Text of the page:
Helena Tahir realises her unique artistic style through drawing, graphics, painting and photography. Taking full advantage of the creative process to build content, she embraces the freedom and breadth offered by each medium.
Her interests are varied, and she is reluctant to define her style in conversation. Whenever she works on a new project, Helena wants to finish it in one sitting, without pause. She uses many techniques and has formed a deep bond with drawing and linocut printmaking. The artist’s experimental printmaking process involves a number of linocuts layered to create a fresh perspective of distinctive depth and texture. As she works, Helena explores different colours and materials, often inventing entirely new graphic techniques from familiar mediums.
Her artwork is characterised by precision, realism and depth. A special feature is her portraits, which appear in different series and derive from foreign cultures. Her figures (often children) are placed in a chaotic and timeless space, and surrounded by objects which appear without context or pattern. The number of objects forces the viewer into a slow and accurate reading. These portraits often focus on people sidelined by their own society. She finds inspiration in magazines recovered from her uncle’s bookshop; using images and other materials to build a collage which creates a foundation for further artistic exploration.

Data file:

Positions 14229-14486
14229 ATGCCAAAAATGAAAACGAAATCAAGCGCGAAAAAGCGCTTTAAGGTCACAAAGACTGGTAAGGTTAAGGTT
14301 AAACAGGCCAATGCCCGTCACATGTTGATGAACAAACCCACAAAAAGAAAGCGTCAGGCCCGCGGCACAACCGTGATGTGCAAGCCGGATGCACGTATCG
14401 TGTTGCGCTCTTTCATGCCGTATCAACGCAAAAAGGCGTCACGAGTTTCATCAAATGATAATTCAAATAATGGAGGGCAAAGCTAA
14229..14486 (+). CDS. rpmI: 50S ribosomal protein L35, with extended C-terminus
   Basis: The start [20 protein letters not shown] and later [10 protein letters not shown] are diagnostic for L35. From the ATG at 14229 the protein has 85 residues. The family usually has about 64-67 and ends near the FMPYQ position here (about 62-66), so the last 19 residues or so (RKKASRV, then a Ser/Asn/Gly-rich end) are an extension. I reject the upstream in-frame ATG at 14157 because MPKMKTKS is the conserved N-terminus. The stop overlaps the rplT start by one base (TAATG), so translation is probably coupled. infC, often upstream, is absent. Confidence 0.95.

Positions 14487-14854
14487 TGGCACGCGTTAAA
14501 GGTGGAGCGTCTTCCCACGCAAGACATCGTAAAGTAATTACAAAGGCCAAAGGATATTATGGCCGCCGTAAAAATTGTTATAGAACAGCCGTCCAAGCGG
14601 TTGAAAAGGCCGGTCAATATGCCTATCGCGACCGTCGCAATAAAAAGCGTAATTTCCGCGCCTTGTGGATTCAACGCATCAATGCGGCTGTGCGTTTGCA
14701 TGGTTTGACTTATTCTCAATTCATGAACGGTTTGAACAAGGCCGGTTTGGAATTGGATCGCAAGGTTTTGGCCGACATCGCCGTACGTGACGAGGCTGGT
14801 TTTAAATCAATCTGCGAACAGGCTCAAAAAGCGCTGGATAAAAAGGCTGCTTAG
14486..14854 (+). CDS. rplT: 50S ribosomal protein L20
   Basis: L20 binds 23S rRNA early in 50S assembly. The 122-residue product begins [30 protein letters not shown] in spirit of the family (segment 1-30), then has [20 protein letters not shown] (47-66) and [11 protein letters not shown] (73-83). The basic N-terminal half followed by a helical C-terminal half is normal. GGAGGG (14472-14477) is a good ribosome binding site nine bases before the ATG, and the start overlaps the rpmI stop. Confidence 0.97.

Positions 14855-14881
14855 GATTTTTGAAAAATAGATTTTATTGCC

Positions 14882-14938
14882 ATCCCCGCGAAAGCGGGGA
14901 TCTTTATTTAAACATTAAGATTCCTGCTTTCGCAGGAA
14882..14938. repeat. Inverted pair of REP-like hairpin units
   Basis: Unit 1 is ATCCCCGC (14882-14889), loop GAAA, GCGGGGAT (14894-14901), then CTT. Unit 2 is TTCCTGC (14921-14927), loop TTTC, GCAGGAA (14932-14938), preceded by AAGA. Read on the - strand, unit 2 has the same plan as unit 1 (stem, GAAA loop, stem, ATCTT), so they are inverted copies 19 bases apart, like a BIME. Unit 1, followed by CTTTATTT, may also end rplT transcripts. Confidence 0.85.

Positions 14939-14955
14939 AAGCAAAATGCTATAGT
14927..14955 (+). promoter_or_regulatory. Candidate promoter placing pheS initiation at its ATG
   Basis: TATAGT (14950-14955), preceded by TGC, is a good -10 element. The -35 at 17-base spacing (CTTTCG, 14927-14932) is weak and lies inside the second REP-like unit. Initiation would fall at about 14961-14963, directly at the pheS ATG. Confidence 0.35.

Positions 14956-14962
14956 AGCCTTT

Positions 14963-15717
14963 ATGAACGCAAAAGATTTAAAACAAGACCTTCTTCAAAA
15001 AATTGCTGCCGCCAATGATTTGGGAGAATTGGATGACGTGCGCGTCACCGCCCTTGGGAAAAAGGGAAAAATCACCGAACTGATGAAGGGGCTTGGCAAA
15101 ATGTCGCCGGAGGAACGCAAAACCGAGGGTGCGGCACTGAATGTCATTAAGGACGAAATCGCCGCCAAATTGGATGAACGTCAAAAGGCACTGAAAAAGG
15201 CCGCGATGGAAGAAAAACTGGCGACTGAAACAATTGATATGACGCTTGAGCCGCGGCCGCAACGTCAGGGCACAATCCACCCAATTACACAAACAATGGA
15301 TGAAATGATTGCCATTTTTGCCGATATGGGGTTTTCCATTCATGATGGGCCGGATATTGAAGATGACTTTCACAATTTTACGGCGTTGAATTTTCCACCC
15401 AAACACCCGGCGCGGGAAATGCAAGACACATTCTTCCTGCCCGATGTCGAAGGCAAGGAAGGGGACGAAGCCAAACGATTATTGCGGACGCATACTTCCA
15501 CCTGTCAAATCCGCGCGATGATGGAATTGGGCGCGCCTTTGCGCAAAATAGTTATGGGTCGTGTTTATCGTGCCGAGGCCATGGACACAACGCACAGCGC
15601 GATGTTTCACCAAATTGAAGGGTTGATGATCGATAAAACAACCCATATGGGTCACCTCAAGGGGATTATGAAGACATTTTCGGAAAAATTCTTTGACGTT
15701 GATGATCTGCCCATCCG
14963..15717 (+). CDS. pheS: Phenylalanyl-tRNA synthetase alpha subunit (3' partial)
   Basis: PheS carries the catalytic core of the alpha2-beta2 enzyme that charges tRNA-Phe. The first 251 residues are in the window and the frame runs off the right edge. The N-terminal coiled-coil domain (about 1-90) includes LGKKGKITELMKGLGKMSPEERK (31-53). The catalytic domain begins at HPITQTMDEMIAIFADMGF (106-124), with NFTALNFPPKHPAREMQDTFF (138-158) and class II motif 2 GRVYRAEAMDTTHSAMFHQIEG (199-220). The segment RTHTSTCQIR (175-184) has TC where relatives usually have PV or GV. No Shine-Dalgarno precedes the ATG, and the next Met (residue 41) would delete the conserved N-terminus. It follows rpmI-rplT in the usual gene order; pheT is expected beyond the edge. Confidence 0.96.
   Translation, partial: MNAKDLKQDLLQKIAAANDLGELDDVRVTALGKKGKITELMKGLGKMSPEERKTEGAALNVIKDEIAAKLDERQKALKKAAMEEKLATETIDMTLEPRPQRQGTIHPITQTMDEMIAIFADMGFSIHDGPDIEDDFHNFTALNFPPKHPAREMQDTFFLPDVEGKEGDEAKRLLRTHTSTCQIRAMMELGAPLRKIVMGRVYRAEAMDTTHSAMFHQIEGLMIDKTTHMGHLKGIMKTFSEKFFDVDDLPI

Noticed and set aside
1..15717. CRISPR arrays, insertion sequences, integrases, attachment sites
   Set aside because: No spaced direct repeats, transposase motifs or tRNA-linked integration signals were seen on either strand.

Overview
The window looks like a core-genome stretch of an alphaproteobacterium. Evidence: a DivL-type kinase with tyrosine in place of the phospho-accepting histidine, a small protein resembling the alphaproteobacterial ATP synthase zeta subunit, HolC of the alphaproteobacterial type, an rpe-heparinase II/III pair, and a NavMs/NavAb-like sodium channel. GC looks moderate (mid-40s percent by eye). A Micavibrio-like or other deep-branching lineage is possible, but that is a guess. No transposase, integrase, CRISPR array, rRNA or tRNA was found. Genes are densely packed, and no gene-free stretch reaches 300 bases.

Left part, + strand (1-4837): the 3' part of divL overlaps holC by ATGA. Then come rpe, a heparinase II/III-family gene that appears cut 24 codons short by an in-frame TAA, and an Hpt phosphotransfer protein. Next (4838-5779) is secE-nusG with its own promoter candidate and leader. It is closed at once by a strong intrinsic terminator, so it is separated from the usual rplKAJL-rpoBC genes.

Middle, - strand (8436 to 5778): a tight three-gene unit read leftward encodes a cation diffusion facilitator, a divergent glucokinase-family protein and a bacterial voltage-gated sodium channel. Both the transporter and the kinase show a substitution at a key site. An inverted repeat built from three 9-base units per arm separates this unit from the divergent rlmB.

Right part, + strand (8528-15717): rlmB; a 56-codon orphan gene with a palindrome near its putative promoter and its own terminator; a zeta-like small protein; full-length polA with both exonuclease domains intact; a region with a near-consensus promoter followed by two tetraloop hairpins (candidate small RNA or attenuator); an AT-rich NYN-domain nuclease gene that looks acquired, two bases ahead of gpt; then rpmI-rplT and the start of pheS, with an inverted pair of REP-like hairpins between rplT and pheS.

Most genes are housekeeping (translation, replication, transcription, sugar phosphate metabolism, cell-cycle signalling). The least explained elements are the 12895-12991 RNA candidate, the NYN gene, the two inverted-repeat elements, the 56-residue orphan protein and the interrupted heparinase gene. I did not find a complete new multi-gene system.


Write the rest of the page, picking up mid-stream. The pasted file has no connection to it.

The free interpretation of Helena’s work invites us to get to know ourselves a little better. The work places us in front of a parallel world, where the ability to feel is just as important as the power to observe. In it, we can see contemporary man, bound in the rhythms of his everyday life and trapped in the circumstances of his time. He lives in a society which pushes him forward with one hand and holds him back with the other.